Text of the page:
Higher Education Quick Takes

Quick Takes

February 5, 2014

Educational Testing Service this week announced that it is offering digital badges that students can earn by taking two assessments the group released last year. Those tests -- the Proficiency Profile and iSkills assessments -- seek to measure what students learn in college. They are not designed to be used by employers, for now at least. But they might have job market potential at some point.

Now students can earn digital badges based on their performance on the two assessments. For example, badges are linked to all four skill areas the Proficiency Profile measures: mathematics, writing, reading and critical thinking. The badges can be added to a Mozilla "backpack" and shared with an "unlimited number of recipients in academia and beyond," ETS said in a news release.

February 5, 2014

Radford University announced Tuesday that it is adding women's lacrosse, but cutting three other teams, The Roanoke Times reported. The teams being cut are women's field hockey, women's swimming and diving, and men's track and field. The university said that the changes were part of a "realignment" to improve athletic offerings, but those associated with teams being cut said they were dismayed.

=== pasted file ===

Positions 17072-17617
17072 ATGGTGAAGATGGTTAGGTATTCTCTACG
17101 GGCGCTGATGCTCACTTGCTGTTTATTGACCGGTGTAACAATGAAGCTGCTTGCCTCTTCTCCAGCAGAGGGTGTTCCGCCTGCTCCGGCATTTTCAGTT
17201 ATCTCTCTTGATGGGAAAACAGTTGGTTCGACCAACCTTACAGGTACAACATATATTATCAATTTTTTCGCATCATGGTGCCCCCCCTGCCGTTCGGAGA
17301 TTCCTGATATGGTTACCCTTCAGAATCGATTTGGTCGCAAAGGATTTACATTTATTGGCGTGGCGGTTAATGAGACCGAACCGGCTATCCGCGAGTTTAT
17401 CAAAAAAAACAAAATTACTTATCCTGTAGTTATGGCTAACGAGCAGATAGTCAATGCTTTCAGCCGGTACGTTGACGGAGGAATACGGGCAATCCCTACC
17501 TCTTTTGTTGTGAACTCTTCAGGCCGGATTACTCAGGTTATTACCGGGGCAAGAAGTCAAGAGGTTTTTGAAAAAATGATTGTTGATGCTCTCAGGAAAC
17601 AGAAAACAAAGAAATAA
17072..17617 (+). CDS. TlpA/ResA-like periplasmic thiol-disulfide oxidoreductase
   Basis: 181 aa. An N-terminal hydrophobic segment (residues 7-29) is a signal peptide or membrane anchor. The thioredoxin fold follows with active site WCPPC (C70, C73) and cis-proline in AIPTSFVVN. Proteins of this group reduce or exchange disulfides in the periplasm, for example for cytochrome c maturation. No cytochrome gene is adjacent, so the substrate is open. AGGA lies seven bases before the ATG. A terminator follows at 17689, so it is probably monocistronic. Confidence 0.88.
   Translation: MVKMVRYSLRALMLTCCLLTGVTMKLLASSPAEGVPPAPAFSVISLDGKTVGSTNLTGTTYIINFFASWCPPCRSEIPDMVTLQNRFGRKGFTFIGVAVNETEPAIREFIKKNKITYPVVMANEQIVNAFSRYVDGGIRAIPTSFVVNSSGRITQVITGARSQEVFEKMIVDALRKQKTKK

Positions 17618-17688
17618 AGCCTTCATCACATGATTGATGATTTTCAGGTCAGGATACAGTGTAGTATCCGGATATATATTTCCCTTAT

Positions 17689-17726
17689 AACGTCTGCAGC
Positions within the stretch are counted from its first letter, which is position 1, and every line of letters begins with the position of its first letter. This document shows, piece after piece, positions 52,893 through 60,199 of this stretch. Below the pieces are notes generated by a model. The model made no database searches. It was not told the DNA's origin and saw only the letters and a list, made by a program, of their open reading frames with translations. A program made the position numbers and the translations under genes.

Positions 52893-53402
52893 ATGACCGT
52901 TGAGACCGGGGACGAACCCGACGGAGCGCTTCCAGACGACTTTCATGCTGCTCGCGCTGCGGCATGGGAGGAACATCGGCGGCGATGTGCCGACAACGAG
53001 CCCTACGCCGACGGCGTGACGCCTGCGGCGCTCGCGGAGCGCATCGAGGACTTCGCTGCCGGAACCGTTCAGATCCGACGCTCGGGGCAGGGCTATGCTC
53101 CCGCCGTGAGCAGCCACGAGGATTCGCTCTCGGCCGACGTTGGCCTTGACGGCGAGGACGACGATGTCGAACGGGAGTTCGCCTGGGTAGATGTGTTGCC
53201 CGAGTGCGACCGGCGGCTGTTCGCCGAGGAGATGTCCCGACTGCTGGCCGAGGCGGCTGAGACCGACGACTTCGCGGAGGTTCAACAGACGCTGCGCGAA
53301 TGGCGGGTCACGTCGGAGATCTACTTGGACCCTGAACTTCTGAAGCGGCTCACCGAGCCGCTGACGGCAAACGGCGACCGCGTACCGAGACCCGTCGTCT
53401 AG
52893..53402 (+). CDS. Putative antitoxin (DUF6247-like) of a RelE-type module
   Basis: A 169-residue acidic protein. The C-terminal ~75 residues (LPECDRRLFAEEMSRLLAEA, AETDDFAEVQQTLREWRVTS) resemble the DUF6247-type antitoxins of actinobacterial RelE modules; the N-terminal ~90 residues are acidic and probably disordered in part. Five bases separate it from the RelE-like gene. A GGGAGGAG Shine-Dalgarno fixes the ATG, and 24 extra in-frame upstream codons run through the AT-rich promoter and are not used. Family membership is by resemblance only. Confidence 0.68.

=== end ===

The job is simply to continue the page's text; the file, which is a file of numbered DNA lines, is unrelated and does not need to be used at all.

February 5, 2014

A group of 50 organizations has written to officials at the White House and U.S. Department of Education to "urge the administration to issue promptly a stronger, more effective" set of gainful employment regulations. The group includes higher-education associations, faculty unions, consumer advocates and veterans organizations.

In December a panel of department-appointed negotiators failed to reach consensus on the proposed rules, which would affect vocational programs at for-profit institutions and community colleges. The department is expected to issue its final draft standards in coming months. A period of public comment will follow their release.

February 5, 2014